A banana tree is not really a fruit tree, but an herb, with a "tree trunk" that is a stem of tightly wrapped leaves. The banana we eat is the fruit (technically a false berry) and the black piece that sometimes remains on the end of the banana is the dead flower. Bananas ripen best after being harvested, so each 50 pound bunch is picked green. There are over 400 varieties of bananas, but most of the bananas found at the supermarket are the yellow Cavendish bananas. The Burro banana is shorter than the Cavendish, and has an interesting lemony flavor. The Blue Java has blotchy silver-toned skin and tastes of ice cream, while the Manzano tastes of strawberries. The plantain is a large firm banana variety that is typically cooked as a starch (before ripening). Lady Finger bananas are a small, curved, very sweet variety.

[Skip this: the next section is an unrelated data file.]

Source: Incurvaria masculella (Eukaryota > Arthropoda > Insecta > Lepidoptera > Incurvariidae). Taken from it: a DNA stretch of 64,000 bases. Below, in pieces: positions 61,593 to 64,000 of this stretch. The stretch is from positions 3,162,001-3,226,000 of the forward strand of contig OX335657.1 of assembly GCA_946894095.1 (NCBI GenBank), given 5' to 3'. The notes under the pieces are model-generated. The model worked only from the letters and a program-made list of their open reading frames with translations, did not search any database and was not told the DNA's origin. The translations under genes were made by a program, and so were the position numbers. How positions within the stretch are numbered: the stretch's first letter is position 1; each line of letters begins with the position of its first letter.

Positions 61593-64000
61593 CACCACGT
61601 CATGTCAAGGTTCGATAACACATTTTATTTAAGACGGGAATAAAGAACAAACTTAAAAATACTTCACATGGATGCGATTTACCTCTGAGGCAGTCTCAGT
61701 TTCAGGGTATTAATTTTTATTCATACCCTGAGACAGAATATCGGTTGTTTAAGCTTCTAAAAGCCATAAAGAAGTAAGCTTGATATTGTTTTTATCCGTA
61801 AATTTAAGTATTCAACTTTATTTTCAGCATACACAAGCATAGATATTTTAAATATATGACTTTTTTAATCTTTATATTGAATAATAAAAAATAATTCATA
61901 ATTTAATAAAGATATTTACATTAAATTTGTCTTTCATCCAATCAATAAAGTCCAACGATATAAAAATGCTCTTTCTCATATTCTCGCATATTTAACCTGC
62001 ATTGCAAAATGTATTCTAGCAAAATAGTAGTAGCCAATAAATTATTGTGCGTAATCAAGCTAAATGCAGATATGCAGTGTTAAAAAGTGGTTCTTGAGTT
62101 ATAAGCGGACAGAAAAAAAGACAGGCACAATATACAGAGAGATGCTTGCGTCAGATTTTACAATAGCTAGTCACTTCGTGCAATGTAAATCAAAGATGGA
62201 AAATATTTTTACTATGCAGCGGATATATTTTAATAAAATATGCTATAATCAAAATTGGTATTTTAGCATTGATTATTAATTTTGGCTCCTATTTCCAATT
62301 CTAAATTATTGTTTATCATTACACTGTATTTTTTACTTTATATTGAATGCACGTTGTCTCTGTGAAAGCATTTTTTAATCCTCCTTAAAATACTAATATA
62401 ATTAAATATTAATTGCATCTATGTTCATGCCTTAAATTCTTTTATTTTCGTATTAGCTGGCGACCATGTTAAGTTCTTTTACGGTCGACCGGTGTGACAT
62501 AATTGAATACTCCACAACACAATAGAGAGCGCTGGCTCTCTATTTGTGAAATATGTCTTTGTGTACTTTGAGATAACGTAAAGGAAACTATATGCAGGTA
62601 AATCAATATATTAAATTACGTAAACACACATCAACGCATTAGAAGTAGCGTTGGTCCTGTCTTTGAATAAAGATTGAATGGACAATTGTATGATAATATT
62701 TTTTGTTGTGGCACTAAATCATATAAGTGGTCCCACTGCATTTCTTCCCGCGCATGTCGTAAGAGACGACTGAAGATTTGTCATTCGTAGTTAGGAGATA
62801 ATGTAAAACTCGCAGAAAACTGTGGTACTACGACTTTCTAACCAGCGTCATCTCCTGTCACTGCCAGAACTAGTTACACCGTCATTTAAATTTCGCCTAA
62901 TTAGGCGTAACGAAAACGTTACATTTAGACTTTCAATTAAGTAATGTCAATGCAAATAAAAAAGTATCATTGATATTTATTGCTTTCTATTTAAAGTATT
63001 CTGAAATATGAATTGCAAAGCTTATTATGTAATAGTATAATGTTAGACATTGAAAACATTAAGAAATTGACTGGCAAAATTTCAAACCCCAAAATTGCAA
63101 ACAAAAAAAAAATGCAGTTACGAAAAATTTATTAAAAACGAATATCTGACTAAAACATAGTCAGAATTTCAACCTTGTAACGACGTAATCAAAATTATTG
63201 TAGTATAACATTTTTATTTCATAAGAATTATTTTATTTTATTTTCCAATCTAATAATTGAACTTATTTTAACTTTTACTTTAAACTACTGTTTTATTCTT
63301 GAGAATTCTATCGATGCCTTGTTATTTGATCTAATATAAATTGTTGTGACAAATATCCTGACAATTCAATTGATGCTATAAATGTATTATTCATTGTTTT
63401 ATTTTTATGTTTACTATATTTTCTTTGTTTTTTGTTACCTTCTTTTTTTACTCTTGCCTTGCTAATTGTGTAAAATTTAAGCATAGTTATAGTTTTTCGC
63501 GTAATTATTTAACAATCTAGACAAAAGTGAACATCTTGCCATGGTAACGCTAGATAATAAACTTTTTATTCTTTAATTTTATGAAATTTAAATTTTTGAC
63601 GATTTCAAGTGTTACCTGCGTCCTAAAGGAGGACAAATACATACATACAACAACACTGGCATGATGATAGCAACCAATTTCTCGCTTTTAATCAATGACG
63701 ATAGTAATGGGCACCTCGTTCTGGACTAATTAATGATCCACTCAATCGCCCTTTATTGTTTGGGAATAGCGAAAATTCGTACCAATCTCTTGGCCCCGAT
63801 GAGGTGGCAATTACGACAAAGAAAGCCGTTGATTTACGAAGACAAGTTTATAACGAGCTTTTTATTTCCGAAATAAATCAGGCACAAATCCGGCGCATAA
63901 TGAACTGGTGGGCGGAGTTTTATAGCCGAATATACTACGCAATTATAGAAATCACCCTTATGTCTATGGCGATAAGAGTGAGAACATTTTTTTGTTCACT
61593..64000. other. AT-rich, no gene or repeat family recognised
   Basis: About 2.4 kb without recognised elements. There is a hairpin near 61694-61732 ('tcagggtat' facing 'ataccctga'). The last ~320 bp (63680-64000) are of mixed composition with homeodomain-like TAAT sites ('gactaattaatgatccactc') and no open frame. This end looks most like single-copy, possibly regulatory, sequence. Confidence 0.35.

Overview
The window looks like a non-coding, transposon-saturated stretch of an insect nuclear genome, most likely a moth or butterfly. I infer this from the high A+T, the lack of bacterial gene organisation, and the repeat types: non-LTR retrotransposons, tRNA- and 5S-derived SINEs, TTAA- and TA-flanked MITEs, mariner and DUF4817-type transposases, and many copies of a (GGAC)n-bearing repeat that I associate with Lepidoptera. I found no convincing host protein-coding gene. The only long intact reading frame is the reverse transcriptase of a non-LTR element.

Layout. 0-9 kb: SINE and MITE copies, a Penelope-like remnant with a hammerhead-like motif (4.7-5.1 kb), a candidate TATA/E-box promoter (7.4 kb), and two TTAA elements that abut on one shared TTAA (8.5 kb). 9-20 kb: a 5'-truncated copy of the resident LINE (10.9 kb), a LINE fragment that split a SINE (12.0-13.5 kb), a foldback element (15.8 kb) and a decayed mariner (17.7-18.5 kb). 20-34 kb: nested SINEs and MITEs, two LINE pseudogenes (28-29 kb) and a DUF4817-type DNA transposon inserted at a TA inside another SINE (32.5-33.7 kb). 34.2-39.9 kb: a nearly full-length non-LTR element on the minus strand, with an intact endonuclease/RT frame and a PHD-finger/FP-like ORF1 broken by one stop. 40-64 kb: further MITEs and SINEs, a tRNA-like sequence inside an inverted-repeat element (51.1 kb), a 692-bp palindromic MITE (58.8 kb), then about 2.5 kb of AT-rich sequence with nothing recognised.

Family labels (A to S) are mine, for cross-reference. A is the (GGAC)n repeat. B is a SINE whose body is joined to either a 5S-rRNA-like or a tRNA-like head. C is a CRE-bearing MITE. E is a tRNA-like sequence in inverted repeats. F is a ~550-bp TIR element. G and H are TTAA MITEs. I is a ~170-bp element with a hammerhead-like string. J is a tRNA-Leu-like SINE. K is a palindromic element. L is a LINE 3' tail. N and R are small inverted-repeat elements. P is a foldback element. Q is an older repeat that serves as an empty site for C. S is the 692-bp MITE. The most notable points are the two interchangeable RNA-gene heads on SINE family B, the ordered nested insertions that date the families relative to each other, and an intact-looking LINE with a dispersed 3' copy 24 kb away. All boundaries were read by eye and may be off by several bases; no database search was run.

Look for plump, even-colored bananas without green tips (which will require further ripening). To ripen at home, place in a brown paper bag. Use bananas with lots of brown speckles for breads, because these are fully ripe and all starch has been converted to sugar.
Store uncovered at room temperature, or in the refrigerator for several days (the peel will turn brown but the fruit will be fine).
Flesh will brown when exposed to air. To avoid browning brush with lemon juice. bake, broil, poach, raw
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bananas = plantains for baking, mashing or frying; dried bananas = dried coconuts or other dried fruit